The Dental Admission Test (DAT) is all about science and math. Since undoubtedly you have taken myriad science and mathematics courses throughout your college career, you should be up-to-date on the material that will be covered on the DAT. You will already have acquired the appropriate textbooks and review books for the subjects.

The DAT also includes the Reading Comprehension Test and the Perceptual Ability Test (PAT). There are six sections to the PAT, which require visual and mental dexterity. The PAT measures your ability to work with two- and three-dimensional objects, and be able to manipulate them visually and analyze them in different formats. The six sections are aperture passing, orthographic projection, angle discrimination, paper folding, cubes, and form development.

Survey of the Natural Sciences


  • Cell and Molecular Biology: origin of life, cell metabolism (including photosynthesis) and enzymology, cellular processes, thermodynamics, organelle structure and function, mitosis/meiosis, cell structure, and experimental cell biology

  • Diversity of Life: Biological Organization and Relationship of Major Taxa (monera, plantae, animalia, protista, fungi, etc.) — using the five-kingdom system

  • Vertebrate Anatomy and Physiology: Structure and Function of Systems — integumentary, skeletal, muscular, circulatory, immunological, digestive, respiratory, urinary, nervous/ senses, endocrine, and reproductive

  • Developmental Biology: fertilization, descriptive embryology, developmental mechanisms, and experimental embryology

  • Genetics: molecular genetics, human genetics, classical genetics, chromosomal genetics, and genetic technology

  • Evolution, Ecology, and Behavior: natural selection, population, genetics/speciation, cladistics, population and community ecology, ecosystems, and animal behavior (including social behavior)

General Chemistry

  • Stoichiometry and General Concepts: percent composition, empirical formulae, balancing equations, moles and molecular formulas, molar mass, density, and calculations from balanced equations

  • Gases: kinetic molecular theory of gases, Dalton's, Boyle's, Charles', and ideal gas laws

  • Liquids and Solids: intermolecular forces, phase changes, vapor pressure, structures, polarity, and properties

  • Solutions: polarity, properties (colligative, noncolligative), forces, and concentration calculations

  • Acids and Bases: pH, strength, Bronsted-Lowry reactions, and calculations

  • Chemical Equilibria: molecular, acid/base, precipitation, calculations, and Le Chatelier's principle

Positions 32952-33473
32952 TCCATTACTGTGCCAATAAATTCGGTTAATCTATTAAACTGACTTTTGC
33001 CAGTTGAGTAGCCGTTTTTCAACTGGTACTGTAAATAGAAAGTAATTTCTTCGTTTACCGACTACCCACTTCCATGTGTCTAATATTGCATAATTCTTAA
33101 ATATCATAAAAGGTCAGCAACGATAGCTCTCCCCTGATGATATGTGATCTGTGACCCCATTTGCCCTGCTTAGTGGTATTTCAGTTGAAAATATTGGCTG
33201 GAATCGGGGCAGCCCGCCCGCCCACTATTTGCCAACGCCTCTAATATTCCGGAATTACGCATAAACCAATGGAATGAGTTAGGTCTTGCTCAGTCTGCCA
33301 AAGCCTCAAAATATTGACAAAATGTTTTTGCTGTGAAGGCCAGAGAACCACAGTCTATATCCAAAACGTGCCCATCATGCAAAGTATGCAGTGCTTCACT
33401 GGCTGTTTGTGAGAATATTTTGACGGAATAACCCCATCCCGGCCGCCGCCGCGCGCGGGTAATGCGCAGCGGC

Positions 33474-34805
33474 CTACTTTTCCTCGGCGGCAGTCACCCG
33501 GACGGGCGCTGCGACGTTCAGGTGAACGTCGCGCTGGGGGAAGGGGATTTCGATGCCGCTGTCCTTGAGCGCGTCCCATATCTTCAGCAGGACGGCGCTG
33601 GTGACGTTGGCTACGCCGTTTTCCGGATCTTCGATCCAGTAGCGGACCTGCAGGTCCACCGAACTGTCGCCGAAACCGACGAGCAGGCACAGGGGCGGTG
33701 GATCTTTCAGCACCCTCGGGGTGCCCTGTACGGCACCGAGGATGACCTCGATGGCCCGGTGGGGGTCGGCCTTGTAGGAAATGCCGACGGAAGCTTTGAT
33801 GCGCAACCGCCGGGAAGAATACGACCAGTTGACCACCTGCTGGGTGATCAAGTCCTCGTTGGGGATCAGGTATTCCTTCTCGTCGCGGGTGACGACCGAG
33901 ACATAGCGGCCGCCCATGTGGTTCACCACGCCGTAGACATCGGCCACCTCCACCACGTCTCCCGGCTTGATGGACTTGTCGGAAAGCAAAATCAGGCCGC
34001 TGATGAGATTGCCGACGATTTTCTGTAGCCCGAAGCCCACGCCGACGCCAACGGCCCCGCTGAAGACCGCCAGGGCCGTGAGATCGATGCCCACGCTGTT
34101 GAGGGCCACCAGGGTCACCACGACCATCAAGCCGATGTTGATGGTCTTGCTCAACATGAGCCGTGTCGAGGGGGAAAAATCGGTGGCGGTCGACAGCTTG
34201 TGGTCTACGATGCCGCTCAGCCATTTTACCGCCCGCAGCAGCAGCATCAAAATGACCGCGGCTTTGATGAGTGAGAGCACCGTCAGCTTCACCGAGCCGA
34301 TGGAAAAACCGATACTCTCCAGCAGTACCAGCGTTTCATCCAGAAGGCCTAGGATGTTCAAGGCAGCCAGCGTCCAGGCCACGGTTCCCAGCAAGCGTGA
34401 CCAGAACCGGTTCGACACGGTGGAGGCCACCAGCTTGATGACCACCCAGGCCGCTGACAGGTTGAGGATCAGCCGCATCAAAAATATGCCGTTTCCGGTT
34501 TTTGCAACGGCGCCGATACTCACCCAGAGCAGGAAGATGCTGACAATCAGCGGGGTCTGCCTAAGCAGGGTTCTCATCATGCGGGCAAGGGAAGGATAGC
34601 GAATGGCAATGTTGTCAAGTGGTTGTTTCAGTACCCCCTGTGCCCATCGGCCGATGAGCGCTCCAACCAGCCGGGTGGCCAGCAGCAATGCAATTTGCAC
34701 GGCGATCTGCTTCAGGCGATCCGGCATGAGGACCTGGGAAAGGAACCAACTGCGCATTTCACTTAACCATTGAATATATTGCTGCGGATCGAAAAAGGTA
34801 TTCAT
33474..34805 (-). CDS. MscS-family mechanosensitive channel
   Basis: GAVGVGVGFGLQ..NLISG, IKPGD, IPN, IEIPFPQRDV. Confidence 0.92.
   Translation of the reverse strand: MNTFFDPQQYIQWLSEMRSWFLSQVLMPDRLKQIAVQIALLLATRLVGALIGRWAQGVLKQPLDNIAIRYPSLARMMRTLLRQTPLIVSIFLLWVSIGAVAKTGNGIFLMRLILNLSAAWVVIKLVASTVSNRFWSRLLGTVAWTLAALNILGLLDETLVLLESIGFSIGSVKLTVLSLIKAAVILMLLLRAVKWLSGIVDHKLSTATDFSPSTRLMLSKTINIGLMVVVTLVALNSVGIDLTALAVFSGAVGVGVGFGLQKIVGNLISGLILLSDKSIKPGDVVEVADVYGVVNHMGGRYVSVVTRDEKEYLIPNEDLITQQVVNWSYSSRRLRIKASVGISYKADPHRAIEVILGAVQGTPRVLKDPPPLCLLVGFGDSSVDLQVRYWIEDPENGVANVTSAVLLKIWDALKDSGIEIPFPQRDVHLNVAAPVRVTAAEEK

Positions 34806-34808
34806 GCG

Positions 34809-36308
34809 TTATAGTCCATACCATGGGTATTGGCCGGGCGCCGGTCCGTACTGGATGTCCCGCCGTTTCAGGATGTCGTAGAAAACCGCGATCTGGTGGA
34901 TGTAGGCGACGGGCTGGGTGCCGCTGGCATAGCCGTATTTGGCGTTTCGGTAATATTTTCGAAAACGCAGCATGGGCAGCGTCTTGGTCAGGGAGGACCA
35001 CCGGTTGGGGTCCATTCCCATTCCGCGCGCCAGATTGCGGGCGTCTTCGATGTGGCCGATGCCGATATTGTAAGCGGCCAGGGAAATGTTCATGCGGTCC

• Thermodynamics and Thermochemistry: laws of thermodynamics, Hess' law, spontaneity, enthalpies and entropies, and heat transfer

  • Chemical Kinetics: rate laws, activation energy, and half life

  • Oxidation-Reduction Reactions: balancing equations, determination of oxidation numbers, electrochemical calculations, and electrochemical concepts and terminology

  • Atomic and Molecular Structure: electron configuration, orbital types, Lewis-Dot diagrams, atomic theory, quantum theory, molecular geometry, bond types, and sub-atomic particles

  • Periodic Properties: representative elements, transition elements, periodic trends, and descriptive chemistry

  • Nuclear Reactions: balancing equations, binding energy, decay processes, particles, and terminology

  • Laboratory: basic techniques, equipment, error analysis, safety, and data analysis

Organic Chemistry

  • Mechanisms (Energetics, Structure, and Stability of Intermediates): SN1, SN2, elimination; addition, free radical, and substitution mechanisms

  • Chemical and Physical Properties of Molecules and Organic Analysis: inter- and intra-molecular forces, separation, introductory infrared spectroscopy, lHNMR spectroscopy, 13CNMR, chemical identification, stability, solubility, and polarity

  • Stereochemistry: conformational analysis, geometric isomers, stereoisomers (enantiomers, diastereomers, meso compounds), and optical activity (planes of symmetry)

  • Nomenclature: IUPAC rules and functional groups in molecules

  • Individual Reactions of the Major Functional Groups and Combinations of Reactions to Synthesize Compounds: carbon-to-carbon bond formation, functional groups conversions, multi-step synthesis, redox reactions, name reactions, grignard, witting, deiels-adlet, aldol reaction

  • Acid-Base Chemistry: resonance effects, inductive effects, and prediction of products and equilibria

  • Aromatics Arid Bonding: concept of aromaticity, resonance, atomic/molecular orbitals, hybridization, and bond angles/lengths

Survey of Quantitative Reasoning

  • Mathematical Problems: Algebra — equations and expressions, inequalities, exponential notation, absolute value, ratios and proportions, and graphical analysis

  • Numerical calculations: fractions and decimals, percentages, approximations, and scientific notation

  • Conversions: temperature, time, weight, and distance

  • Probability and Statistics, Geometry, Trigonometry, and Applied Mathematics (Word) Problems

Pop Quiz!

If ( x 1, y 1) and ( x 2, y 2) were ordered pairs belonging to the indirect variation y varies indirectly with x, then which of the following could be a proportion that can be used to find one of the unknowns when the other three are known?


What books should I read for the AP English Literature exam?

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